At the beginning of the Spanish Civil War a battlefront was established at Aragón. The first major campaign took place at Aragón in June 1937. The purpose of the Republican offensive was to draw the Nationalist Army from Bilbao. The first battle took place at Huesca where the Republicans suffered 1,000 casualties. The campaign was a failure and General Francisco Franco was able to enter Bilbao on 19th June.
(1) Jack Freeman, member of the Abraham Lincoln Battalion, letter from Aragón (22nd October, 1937)
We moved into the trenches one morning before light and, as soon as dawn came, the crap began to fly. Then started my education. Some of the old-timers explained the various sounds to me. At first anytime anything whizzed, whistled, or buzzed, I would duck. Then I found out that any bullet which passes anywhere near you will whistle. Ricochets, that is, bullets which have already hit the ground or a rock or something and bounce off in a different direction, buzz when they go by. When bullets come very close they sound more like a whine than a whistle.
But the most important thing of all about these bullet sounds is never to worry about any bullet you hear. Bullets travel much faster than sound, strange as that may seem, and the bullet is way past you by the time you hear it. As it's put out here, "You'll never hear the slug that gets you."
Of course, it's pretty hard to control your instinctive tendency to duck when you hear a loud noise, but the only time it really pays to duck is when you hear a burst of machine gun fire and hear them come over you. You can't, of course, duck the first few if they're coming at you, but you can get out of the way of the rest of the burst.
Well, the first morning I'm keeping low in the trench and not too much interested in the intricacies of military education, when these trench mortars start coming over. They whistle for a long time before they hit and that just increases the agony, waiting for them to land. When these things start coming the battle commander shouts "Everybody down in the trench." So I stick my nose six inches below the level of my heels and then the commander finishes his sentence, "That doesn't go for the observational staff. Locate that gun."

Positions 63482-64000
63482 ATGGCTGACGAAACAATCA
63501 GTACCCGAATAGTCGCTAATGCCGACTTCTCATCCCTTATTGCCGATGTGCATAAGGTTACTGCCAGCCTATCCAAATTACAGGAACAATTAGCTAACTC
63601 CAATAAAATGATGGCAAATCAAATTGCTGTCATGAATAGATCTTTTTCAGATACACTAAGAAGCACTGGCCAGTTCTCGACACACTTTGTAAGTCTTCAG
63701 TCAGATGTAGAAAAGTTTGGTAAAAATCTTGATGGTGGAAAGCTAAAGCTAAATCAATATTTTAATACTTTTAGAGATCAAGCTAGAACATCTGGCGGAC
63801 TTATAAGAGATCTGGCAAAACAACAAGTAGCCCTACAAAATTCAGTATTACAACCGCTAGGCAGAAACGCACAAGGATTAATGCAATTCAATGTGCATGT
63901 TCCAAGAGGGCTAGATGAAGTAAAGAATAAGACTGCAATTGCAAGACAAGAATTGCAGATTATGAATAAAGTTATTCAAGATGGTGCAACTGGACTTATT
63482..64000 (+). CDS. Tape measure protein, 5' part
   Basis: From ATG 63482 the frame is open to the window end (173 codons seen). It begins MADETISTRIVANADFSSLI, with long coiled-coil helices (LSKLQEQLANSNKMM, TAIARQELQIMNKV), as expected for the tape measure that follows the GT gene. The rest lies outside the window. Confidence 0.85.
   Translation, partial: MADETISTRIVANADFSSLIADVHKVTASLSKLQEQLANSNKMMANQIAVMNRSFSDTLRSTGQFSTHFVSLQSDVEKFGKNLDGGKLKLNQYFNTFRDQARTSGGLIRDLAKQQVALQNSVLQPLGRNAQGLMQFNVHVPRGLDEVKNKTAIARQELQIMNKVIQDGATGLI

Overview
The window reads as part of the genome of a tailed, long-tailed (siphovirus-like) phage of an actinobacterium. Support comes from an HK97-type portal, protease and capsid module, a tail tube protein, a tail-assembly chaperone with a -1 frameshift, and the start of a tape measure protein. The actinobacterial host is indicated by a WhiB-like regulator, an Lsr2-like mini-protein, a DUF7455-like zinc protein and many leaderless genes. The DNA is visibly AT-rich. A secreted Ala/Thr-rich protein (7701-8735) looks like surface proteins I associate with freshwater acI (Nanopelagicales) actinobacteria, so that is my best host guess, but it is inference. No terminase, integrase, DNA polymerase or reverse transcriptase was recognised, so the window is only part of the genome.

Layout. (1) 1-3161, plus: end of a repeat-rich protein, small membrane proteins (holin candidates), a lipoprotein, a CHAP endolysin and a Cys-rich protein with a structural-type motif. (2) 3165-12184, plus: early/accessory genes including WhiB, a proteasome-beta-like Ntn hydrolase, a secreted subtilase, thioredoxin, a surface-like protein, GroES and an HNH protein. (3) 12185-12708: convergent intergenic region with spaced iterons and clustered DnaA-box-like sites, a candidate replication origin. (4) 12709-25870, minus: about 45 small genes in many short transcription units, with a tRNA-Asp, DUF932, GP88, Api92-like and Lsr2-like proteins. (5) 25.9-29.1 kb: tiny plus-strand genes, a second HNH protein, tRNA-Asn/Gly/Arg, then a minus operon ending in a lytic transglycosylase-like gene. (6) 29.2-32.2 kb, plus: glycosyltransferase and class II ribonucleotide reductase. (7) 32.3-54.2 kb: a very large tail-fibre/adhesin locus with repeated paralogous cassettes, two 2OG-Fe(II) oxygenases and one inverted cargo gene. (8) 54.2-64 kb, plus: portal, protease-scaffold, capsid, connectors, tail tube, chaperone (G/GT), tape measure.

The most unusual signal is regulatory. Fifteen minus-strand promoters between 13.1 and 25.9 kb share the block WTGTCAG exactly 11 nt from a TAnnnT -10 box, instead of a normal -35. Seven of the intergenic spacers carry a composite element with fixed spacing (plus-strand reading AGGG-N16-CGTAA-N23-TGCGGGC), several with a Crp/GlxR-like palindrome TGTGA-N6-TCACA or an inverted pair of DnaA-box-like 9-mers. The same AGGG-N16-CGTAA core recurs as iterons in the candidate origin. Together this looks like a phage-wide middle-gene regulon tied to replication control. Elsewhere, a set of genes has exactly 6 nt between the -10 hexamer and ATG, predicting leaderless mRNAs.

So I found out what observing under fire meant. Poor me has got to spend my time sticking my nose through peep holes when it's much more comfortable two feet below, and my head and shoulders over the parapet half the night, and when the big bastards come over instead of dropping we've got to watch. It was pretty tough the first morning but I soon got used to it.
You see, after a while you get the feeling that what's going to happen to you, if anything, will happen pretty much in spite of anything you do. That doesn't mean we become dauntless heroes and walk out of our way to take risks because we like to watch the patterns the bullets kick up in the dust, but it does mean that we don't become nervous wrecks bobbing up and down every time a mosquito buzzes around your left ear. It's the only kind of defense mechanism you can adopt.
Shortly after noon that first day we went over the top. For about three quarters of an hour after the beginning of the attack I didn't think I'd get a chance to climb over that hump. I was stationed next to the commander in a pretty exposed observation post keeping wise to how our boys were going, so that the attack could be properly directed. The commander, you understand, does not move up until the troops have taken up a position, even a temporary one, in advance of the original lines. But if you think that's safe, you're cock-eyed. He's got to keep calm and see everything that's going on when every instinct is pulling him down to a covered position.
Communication with the men out front is maintained by runners. Pretty soon we ran out of runners, so I got my chance. But the company I had been sent out to contact had had some tough going and was pretty well scattered and difficult to find. I went out, couldn't find the company commander nor anyone else who knew where he was. So I was in a fix. I didn't want to return until I had contacted them and I couldn't find them. I roamed around that god-damned no-man's land, sometimes running, sometimes crawling, sometimes snake-bellying, and holy cow, was that a time. I didn't of course know where in hell my men were and one time I crawled up to within fifty meters of the fascist lines before a sniper reminded me where I was.